"The Laramie Project" approaches a horrific hate crime by examining the many people who lived in the very ordinary town in which it happened. At Civics Theatre514, this at times excruciatingly painful, at times surprisingly funny play, is always profoundly moving under the deft direction of Williams Sanders and Rae Labadie. "The Laramie Project" is at Civics Theatre 514, 514 N. 19th St., Allentown through through Sept. 24.

The play centers around the brutal 1998 murder of Matthew Shepard, a young gay man who was robbed, beaten, tied to a fence and left to die near Laramie, Wyoming.

Moisés Kaufman, (Tim Brown,) and members of his New York-based Tectonic Theater Project traveled to Laramie to try to learn why such brutality happened in this small town and to determine "how a community writes its own history." "The Laramie Project" is what grew from conversations that happened during six visits in 18 months and the groups interviews with residents are powerfully recreated on stage. Laramie Project by Bill Basta

The horror surrounding Shepards murder is balanced by the humor layered into nearly every Laramie resident encountered in the play. The towns characters are fascinatingly complex and run the gamut from judgmental and hateful to compassionate and selfless. The ensemble cast of 11 bring more than 60 characters vividly to life and give each one a believable depth and agency.

The cast includes Nicole Anderson, Tim Brown, Robert Coll, Todd Croslis, Becky Engborg, Bowie Green, Pat Kelly, Josh Labadie-Gulotta, Marley Mathias, Jake Walbert and Rachel Van Dyke-Stipick.

Through the interviews, the play takes the audience through the hours leading up to the murder, the investigation, the vigils, Matts funeral and the trials of the two young men who committed the crime.

The cast, all dressed in black, creates a stark tableau on the stage set simply with a table and chairs. The table and chairs are moved around, at one point a line of chairs chillingly standing in for the fence to which Matt was tied. Racks on clothing on the sides let the performers effectively change character by donning a knit cap, a jacket or a priests collar. The lighting by Ellen Schmoyer adds to a somber effect.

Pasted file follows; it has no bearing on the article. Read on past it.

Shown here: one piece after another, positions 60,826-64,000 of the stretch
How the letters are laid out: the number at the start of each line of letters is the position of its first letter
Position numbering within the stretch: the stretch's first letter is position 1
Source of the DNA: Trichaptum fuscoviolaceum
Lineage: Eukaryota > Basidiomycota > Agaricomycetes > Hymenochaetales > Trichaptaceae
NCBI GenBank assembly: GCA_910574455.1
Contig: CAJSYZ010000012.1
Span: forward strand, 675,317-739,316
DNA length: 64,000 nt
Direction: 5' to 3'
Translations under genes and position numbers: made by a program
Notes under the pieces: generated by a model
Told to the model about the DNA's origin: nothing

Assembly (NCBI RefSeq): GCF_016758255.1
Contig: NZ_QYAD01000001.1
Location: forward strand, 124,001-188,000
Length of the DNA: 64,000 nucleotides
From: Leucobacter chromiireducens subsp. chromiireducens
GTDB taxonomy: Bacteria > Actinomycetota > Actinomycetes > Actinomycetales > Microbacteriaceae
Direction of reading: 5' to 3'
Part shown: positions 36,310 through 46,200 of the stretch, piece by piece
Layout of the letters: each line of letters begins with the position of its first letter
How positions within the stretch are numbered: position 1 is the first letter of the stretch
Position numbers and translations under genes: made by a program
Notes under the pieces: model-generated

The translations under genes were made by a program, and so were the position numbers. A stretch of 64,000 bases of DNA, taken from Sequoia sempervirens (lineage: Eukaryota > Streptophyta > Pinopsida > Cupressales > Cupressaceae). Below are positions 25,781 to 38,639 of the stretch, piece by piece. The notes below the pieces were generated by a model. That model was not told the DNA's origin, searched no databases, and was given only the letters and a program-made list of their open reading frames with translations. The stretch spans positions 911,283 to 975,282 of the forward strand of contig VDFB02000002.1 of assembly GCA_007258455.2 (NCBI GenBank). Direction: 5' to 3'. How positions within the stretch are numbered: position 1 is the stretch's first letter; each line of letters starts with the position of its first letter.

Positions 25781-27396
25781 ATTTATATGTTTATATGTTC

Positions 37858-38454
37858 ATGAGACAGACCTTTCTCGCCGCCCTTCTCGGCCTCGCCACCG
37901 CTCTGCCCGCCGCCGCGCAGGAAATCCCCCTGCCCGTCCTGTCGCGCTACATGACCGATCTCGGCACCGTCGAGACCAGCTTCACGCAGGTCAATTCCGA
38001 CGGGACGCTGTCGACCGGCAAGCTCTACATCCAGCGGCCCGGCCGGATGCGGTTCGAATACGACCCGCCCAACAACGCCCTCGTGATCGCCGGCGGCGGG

Although all characters were well done, several stood out.

Croslis plays Jedadiah Schultz, a 19-year-old acting student who goes against his parents to perform a scene from "Angels in America;" and Aaron Kriefels, the bicyclist who found Matt tied to the fence and wonders why he was brought to that place at that time.

Mathias plays the emergency room doctor who is horrified at the extent of Matts injuries and ponders the strange irony that she treated both Matt and one of his assailants the same night.

Kelly is Matts kind driver and friend Doc OConnor who fondly recalls the young man; and Dennis Shepard, Matts heartbroken father who spares his sons murderers from death penalty.

Labadie-Gulotta is bartender Matt Galloway, who observed Matt and his assailants the night of the attack and wonders if he could have prevented it, by intervening; and Jonas Slonaker, an openly gay resident of Laramie who is frustrated by the lack of any anti-discrimination legislation.

Brown is the compassionate hospital CEO Rulon Stacey who lets his tears flow and Father Roger Schmidt, a Catholic priest who held a vigil for Matt and sees how poisonous homophobia is.

Green is Matts close friend and lesbian activist Romaine Patterson, who organizes a group of "angels" to block the anti-gay rantings of Fred Phelps (Walbert) of the notorious Westboro Baptist Church, at Matts funeral.

Engborg is senior Marge Murray, a tough talking woman who is not shy about her opinions and finds herself hilarious; and Catherine Connolly, a professor at the University of Wyoming who is the first 'out' lesbian faculty member.

Rachel Van Dyke-Stipick is Reggie Fluty, a police officer who aided a blood-covered Matt and finds she has been exposed to HIV; and Rebecca Hilliker, the supportive head of the theater department at the University of Wyoming.

"The Laramie Project" may be difficult to watch at times, but the story it tells is one we all need to hear and think about.

Performances are 7:30 p.m. Sept. 20-23; and 2 p.m. Sept. 17 and 24.

Tickets are $39 for adults; $34 for seniors and students; and $17 for children age 13 and younger.

For information, call 610-432-8943 or go to civictheatre.com/.

photo by Bill Basta